But policymakers and citizens see hope on the horizon. The European Union’s initially slow coronavirus vaccine rollout is picking up pace and the International Monetary Fund has upgraded its growth forecast for the eurozone in 2021 to 4.4%, after the economy shrank 6.6% in 2020.

The European Central Bank’s decision to hold interest rates came as no surprise to analysts.

“Vaccination numbers within the euro area are beginning to pick up pace, providing hope that economies will soon be able to start the reopening process,” Mohammed Kazmi, portfolio manager for Swiss private bank UBP, said.

He added: “We think it makes sense for investors to start preparing and positioning for the June ECB meeting, which will likely be accompanied by significant growth revisions higher and [bond] purchases for Q3 probably moving back towards a more normal pace.”

The euro was around 0.1% higher against the dollar on Thursday at $1.204, while the yield on the key German 10-year government bond had risen 0.9 basis points to -0.250%.

Read the original article on Business Insider

Biden breaks with Trump and says he’ll stick up for Federal Reserve’s independence

Trump Biden
  • Biden said he wanted to break with Trump in sticking up for the Federal Reserve’s independence.
  • “I want to be real clear that I’m not going to do the kinds of things that have been done in the last administration,” Biden said.
  • While he was in office, Trump pressured Fed Chair Powell against raising interest rates.
  • See more stories on Insider’s business page.

President Joe Biden said on Tuesday he would safeguard the independence of the Federal Reserve, breaking with his predecessor, Donald Trump, who often tried pressuring the central bank to lower the cost of borrowing.

“Starting off my presidency, I want to be real clear that I’m not going to do the kinds of things that have been done in the last administration – either talking to the attorney general about who he’s going to prosecute or not prosecute … or for the Fed, telling them what they should and shouldn’t do,” he said at a White House news conference.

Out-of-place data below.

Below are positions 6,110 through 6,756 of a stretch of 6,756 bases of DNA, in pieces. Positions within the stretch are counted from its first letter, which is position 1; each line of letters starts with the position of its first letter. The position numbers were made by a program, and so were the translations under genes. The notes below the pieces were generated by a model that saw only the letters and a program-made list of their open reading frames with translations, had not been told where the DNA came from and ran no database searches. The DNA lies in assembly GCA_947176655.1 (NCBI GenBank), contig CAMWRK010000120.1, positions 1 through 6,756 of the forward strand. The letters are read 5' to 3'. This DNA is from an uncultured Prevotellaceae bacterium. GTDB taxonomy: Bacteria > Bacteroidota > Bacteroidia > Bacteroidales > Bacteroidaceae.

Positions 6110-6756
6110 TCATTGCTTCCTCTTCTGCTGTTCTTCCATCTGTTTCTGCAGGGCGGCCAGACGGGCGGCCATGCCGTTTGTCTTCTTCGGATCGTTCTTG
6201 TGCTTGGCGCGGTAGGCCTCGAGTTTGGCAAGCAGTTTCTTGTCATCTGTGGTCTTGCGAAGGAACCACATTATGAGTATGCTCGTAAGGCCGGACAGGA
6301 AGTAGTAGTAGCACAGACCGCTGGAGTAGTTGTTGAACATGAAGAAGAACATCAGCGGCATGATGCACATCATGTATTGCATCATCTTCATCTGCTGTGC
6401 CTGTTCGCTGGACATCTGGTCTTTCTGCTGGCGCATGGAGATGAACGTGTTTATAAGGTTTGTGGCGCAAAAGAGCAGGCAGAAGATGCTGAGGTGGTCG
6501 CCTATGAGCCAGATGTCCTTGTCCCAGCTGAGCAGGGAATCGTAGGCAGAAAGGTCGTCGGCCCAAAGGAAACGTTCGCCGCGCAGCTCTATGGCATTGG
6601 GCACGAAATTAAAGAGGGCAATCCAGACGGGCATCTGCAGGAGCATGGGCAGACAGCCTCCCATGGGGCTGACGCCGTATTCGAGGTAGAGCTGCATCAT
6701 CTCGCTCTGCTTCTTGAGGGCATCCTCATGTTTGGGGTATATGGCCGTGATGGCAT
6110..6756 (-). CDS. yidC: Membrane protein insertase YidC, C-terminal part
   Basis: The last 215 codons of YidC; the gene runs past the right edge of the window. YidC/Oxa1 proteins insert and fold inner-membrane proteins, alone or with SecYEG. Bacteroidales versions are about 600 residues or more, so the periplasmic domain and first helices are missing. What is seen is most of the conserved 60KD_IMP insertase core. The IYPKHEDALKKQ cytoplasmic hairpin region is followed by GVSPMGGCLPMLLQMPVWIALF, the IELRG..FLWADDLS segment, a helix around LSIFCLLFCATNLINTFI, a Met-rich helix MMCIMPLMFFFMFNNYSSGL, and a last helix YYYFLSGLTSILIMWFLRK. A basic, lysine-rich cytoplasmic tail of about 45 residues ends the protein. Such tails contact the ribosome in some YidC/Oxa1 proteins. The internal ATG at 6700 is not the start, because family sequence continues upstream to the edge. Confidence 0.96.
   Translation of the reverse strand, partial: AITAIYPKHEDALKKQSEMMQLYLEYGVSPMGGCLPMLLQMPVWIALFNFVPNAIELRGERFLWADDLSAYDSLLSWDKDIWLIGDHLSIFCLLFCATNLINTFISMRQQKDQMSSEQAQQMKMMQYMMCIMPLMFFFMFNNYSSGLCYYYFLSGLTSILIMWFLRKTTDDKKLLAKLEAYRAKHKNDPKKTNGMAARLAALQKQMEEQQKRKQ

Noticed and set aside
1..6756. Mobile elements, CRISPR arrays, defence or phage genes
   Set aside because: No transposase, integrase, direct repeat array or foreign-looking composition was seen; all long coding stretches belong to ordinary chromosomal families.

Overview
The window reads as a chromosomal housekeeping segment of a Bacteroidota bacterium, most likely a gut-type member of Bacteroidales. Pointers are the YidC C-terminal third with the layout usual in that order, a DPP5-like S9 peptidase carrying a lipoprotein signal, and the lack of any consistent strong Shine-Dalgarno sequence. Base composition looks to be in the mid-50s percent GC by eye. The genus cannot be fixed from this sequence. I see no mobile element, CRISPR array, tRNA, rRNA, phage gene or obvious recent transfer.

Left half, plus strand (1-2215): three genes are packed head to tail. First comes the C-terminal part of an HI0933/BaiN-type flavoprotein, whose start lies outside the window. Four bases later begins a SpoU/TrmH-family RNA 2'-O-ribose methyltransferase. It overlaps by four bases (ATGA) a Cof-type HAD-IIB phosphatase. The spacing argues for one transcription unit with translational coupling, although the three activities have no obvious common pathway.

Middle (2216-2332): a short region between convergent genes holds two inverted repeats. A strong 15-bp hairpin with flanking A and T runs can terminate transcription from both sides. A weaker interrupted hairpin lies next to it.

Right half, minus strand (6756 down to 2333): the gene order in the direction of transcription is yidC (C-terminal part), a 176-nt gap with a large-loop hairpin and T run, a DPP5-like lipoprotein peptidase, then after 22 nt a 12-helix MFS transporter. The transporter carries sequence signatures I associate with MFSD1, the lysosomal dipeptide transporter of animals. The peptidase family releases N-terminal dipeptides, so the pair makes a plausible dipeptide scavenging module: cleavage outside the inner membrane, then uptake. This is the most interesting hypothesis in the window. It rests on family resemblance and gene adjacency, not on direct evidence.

“I think the Federal Reserve is an independent operation,” he said, adding he does speak with Treasury Secretary Janet Yellen. The Treasury did not immediately respond to a request for comment.

The remarks reflect another way that the president is distancing himself from his predecessor by preserving the Fed’s traditional independence from the White House. Trump heaped criticism onto Powell throughout his term, assailing him as “an enemy of the state” and a “terrible communicator” from his now-suspended Twitter account.

Trump furiously tried pressuring Powell from raising interest rates while the economy was in the middle of its longest expansion in history in the years leading up to the pandemic. At one point, he suggested Powell may be a “bigger enemy” of the US than China.

Powell played a critical role designing the Fed’s stimulus programs as vast swaths of the economy shut down last year. He also encouraged Congress to continue approving more federal aid for struggling individuals, small businesses, and state and local governments.

“Given the low level of interest rates, there’s no issue about the United States being able to service its debt at this time or in the foreseeable future,” he told NPR recently. Powell, a Trump nominee, has also downplayed the inflation risks stemming from the $1.9 trillion stimulus package.

Powell’s term as Fed chair expires in 2022, and Biden must decide whether to keep him onboard.

Read the original article on Business Insider